How to Protect Hardwood Floors from Road Salt (10 Tips)

As winter approaches, many of us are gearing up to battle the snow and ice that comes with it. And while there’s nothing quite as satisfying as watching that first snowfall from the warmth of your cozy home, there’s one pesky problem that many of us face: how to protect hardwood floors from road salt.

Sure, salt great for making sure that our roads and sidewalks are safe to walk on. But when it comes to our hardwood floors? Not so much. That stuff can really do a number on them, leaving unsightly stains and making them dull and lifeless. (Not to mention the harm they can do to our furry friends!)

For those of us here in Northeast Ohio, it’s a constant battle: we need to keep our footing outside, but we also have beautiful (sometimes original!) hardwood floors in the historic homes of the area, and road salt can destroy that beautiful aspect of your home.

But fear not, dear reader! I’m here to share with you some tried-and-true methods for keeping road salt from ruining your beautiful hardwood floors. Read on for 10 helpful tips to protect hardwood floors from road salt; you can try a few or add them all to your plan for preparing your home for winter.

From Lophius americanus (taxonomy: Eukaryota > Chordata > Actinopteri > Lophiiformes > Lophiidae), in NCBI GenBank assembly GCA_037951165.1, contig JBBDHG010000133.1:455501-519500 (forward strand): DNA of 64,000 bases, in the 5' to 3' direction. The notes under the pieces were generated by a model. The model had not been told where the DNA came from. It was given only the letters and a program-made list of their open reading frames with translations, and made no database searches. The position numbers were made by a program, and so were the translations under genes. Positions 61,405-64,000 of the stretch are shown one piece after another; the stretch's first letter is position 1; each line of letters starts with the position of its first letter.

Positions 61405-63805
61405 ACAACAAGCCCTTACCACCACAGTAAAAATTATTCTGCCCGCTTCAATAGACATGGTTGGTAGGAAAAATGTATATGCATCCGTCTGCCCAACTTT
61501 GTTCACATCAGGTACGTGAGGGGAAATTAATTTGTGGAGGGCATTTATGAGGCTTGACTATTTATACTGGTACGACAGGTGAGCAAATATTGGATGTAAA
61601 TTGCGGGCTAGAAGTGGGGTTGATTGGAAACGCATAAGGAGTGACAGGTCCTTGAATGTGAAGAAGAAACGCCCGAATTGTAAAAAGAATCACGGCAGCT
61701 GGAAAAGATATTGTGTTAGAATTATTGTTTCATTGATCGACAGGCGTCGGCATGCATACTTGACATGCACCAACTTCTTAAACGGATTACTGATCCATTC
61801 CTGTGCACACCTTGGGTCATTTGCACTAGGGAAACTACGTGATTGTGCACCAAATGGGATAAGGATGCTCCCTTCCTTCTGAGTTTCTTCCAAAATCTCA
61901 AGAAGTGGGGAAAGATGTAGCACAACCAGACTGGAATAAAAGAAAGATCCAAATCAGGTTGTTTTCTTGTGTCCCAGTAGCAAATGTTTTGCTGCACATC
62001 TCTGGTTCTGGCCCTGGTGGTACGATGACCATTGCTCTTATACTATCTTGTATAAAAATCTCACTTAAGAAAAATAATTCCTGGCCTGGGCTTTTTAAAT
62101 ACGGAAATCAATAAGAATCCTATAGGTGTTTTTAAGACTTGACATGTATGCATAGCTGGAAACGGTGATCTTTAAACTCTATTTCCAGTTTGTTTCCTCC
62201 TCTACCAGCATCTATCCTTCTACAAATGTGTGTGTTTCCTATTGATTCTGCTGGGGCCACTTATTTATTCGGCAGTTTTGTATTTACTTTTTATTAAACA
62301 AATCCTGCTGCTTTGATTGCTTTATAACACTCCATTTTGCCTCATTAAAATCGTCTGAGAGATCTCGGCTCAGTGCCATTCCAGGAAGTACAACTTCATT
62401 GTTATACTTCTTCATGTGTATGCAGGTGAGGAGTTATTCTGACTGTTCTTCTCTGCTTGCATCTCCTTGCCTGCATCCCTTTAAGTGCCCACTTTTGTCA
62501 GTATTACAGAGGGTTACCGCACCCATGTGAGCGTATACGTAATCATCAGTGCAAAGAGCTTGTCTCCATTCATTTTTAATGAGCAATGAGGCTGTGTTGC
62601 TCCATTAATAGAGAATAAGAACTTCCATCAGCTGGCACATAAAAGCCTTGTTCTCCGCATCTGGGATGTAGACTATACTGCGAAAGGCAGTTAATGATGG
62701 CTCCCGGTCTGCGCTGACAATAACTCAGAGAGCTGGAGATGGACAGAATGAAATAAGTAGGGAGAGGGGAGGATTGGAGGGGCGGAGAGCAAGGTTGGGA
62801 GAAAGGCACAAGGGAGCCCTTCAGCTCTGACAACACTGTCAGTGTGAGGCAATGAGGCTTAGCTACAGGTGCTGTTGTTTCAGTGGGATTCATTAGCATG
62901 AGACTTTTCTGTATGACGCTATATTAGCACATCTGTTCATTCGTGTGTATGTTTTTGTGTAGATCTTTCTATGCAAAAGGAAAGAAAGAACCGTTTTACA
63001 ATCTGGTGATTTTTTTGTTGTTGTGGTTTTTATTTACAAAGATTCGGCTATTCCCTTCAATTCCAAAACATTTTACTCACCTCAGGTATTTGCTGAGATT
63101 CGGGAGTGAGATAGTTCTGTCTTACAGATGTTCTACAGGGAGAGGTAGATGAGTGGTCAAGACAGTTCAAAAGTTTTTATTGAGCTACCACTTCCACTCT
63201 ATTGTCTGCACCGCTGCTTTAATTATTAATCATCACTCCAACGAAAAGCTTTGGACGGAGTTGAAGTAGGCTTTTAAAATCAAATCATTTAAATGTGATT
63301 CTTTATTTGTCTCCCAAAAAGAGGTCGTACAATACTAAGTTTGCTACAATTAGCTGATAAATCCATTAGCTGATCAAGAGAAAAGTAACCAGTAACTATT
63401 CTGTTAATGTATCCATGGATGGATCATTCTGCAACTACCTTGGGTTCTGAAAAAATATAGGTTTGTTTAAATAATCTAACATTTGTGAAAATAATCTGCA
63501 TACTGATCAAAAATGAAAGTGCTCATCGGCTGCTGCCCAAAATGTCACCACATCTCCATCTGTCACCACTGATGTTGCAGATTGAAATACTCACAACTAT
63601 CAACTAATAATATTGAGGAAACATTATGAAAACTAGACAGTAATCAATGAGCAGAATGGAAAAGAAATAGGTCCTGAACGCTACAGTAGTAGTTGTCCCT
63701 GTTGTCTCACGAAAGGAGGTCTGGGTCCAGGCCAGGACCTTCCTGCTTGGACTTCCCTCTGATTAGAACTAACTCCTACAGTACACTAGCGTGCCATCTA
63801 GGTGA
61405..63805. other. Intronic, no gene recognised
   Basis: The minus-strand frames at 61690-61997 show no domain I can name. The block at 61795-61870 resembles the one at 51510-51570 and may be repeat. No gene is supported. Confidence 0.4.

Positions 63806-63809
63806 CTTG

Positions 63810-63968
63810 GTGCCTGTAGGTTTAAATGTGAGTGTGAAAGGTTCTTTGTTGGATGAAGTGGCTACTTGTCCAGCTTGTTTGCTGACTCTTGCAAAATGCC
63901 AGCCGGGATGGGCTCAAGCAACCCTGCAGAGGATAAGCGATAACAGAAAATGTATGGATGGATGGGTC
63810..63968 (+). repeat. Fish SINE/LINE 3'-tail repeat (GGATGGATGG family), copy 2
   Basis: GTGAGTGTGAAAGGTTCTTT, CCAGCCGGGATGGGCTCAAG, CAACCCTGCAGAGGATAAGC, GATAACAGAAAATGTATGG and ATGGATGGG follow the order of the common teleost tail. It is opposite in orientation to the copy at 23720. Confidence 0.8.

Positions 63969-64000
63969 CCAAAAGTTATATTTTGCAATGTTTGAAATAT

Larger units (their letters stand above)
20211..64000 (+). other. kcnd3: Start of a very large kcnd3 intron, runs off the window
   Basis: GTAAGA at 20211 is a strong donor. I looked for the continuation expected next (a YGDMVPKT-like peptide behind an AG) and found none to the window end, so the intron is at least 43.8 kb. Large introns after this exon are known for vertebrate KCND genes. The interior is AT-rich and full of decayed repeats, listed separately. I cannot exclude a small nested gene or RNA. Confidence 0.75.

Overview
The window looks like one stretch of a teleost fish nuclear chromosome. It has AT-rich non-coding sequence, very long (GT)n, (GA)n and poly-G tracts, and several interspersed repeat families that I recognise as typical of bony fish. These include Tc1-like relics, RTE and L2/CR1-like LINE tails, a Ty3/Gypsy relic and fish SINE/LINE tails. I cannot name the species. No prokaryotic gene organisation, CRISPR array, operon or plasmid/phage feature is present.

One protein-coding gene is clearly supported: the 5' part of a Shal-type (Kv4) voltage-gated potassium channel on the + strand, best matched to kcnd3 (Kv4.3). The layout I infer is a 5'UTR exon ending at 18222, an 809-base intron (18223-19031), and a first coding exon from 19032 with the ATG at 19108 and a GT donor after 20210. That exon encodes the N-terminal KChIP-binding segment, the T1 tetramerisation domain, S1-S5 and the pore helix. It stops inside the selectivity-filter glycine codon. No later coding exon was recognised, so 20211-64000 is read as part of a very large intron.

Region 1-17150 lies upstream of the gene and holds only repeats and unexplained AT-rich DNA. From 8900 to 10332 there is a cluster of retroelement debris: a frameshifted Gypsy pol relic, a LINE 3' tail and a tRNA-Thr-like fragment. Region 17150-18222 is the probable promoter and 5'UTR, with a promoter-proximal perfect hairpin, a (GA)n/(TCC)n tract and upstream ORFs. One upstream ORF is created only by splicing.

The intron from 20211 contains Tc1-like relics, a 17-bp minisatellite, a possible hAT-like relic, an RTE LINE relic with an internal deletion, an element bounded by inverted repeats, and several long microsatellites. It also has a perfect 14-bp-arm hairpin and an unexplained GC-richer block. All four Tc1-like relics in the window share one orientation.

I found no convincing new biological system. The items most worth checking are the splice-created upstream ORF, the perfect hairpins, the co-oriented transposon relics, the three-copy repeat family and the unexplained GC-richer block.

How to Prevent Hardwood Floor Damage from Road Salt

The best way to protect hardwood floors from road salt is to stop it from getting on them in the first place. Let’s start with a few prevention tips to protect your hardwood floors from road salt this winter.

Tip 1: Remove Shoes at the Door

If you live in Northeast Ohio too, you probably already do this: take off your shoes at the door and encourage everyone else in your household to do the same, especially during the wet and cold winter months. This will help to keep the majority of the salt and other gunk that’s on your shoes from getting tracked onto your floors.

Tip 2: Use Floor Mats to Protect Surfaces

Another effective method is to place mats at all of your exterior entrances. These can help to catch any salt and debris that’s on your shoes before it has a chance to make its way onto your floors. Just make sure to regularly shake out or vacuum the mats to keep them from getting too full.